Two Indiana attorneys — one who was once a softball umpire and one who once was a waiter and doorman for a Chicago restaurant — will be appearing before the U.S. Senate Committee on the Judiciary on Wednesday as nominees to the federal bench.
Holly Brady, attorney at Haller & Colvin P.C. in Fort Wayne, and James Patrick Hanlon, partner at Faegre Baker Daniels LLP in Indianapolis, are scheduled to testify as part of the second panel at the judiciary committee’s 10 a.m. hearing.
Brady has been nominated to be a U.S. District Judge for the Northern District of Indiana, replacing Judge Joseph Van Bokkelen, who took senior status in September 2017. Hanlon has been nominated to be a U.S. District Judge for the Southern District of Indiana, replacing Judge William Lawrence, who will be taking senior status July 1, 2018.
Among their first jobs, Brady worked as a softball umpire for the RAM Softball League in Fort Wayne and Hanlon was a waiter and doorman for Butch McGuire’s in Chicago.
The American Bar Association has rated Hanlon as well qualified. It has not rated Brady.
Brady, a 1994 graduate of Valparaiso Law School, has worked solely in the private bar in Fort Wayne and focused on employment and labor law. She has represented both employees and employers, practicing in state and federal courts as well as representing clients before the Equal Employment Opportunity Commission, the National Labor Relations Board and the U.S. Department of Labor’s Wage and Hour Division.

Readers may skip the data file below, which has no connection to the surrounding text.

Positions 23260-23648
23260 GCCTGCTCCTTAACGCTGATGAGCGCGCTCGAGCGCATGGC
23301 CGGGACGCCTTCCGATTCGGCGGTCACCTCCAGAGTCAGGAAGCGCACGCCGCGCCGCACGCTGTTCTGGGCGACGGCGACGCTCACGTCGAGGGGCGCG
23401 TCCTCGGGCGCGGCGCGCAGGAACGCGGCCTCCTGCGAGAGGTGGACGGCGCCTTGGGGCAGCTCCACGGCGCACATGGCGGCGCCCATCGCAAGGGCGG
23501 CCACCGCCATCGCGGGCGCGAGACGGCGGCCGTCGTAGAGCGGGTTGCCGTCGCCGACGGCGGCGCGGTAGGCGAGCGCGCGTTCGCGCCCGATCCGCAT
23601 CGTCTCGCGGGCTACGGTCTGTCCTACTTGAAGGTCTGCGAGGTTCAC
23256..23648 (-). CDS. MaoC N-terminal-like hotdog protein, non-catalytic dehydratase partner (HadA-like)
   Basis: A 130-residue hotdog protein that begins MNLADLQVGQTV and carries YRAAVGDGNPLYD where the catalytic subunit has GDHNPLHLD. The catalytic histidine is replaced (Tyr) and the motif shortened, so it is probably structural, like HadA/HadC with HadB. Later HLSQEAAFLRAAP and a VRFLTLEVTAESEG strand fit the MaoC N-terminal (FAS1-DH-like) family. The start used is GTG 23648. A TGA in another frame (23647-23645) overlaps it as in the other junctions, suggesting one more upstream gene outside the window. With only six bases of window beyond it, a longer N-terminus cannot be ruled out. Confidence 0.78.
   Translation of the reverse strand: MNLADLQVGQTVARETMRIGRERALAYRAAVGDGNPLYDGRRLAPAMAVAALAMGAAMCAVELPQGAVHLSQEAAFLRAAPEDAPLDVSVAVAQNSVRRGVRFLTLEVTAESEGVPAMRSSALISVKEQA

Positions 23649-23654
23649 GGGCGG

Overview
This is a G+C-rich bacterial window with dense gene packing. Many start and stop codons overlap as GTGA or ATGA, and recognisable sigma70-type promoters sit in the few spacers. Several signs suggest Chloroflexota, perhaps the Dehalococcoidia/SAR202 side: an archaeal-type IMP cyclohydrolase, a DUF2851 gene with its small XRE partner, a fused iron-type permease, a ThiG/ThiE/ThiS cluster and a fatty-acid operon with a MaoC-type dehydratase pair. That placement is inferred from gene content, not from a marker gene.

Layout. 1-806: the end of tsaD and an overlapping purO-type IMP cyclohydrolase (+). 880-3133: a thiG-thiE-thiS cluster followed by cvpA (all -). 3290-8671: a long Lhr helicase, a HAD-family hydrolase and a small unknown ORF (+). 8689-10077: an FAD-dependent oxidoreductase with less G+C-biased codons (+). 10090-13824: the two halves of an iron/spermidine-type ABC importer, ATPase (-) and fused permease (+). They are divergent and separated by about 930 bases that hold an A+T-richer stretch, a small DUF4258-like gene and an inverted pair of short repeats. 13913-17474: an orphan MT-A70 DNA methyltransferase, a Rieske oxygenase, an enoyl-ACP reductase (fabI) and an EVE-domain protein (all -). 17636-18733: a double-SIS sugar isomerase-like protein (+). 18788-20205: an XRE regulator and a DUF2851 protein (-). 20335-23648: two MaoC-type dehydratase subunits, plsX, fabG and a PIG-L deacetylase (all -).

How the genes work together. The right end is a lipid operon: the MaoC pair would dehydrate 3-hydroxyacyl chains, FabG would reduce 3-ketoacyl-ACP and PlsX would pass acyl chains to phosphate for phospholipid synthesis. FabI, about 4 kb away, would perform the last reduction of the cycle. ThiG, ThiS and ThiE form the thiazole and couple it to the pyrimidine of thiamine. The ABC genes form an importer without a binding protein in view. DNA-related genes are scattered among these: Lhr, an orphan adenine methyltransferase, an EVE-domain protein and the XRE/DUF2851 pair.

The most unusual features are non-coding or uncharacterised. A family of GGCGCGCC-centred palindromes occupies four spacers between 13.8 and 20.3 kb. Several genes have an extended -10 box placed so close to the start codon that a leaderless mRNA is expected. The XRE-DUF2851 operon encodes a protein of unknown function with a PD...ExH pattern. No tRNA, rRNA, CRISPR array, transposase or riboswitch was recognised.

In her questionnaire to the committee, Brady stated she has tried 10 cases to verdict before either a judge or jury and she has tried about 10 cases to a final decision in arbitration.
Hanlon, a 1996 magna cum laude graduate of Valparaiso Law School, has worked in both the private and public sectors, handling criminal and civil cases. He clerked for Senior Judge Robert Miller, Jr., of the U.S. District Court for the Northern District of Indiana and worked as assistant U.S. Attorney for the Office of the U.S. Attorney for the Southern District of Indiana from 2001 until 2006 when he joined Faegre Baker Daniels.
In Hanlon’s questionnaire to the committee, he stated he has tried 14 cases to verdict or judgment in federal district court and presented arguments at the federal appellate level. At Faegre, he has represented individuals and large companies in court and before various federal agencies. In recent years, his practice has focused more on internal and government investigations involving federal criminal statutes, compliance and regulatory issues.
As part of her pro bono work, Brady has served on many nonprofit boards and often provided legal counsel. She has also participated in the annual Martin Luther King “Ask A Lawyer” event and regularly speaks about the practice of law to middle school students.
Hanlon has represented indigent individuals at the 7th Circuit Court of Appeals and in the Southern Indiana District Court. Also, he is a volunteer attorney with the Midwest Immigration and Human Rights Center.
Both Brady and Hanlon were contacted and interviewed by Sen. Todd Young, R-Indiana, about the district court vacancies. Before being officially nominated by the White House, they each met with the staff of Sen. Joe Donnelly, D-Indiana.
Brady met with representatives of Young about June 6, 2017, then met with White House officials June 22. She submitted an application for prospective judicial nominees for the Northern Indiana District of Indiana July 27, 2017. On December 16, 2017, she was notified that she had been selected as the preliminary candidate for the Van Bokkelen vacancy.
Hanlon submitted an application in March 2017 for the upcoming Lawrence vacancy on the Southern Indiana District Court. After interviewing with Young and his staff members in the spring of 2017, he met with White House attorneys in December 2017.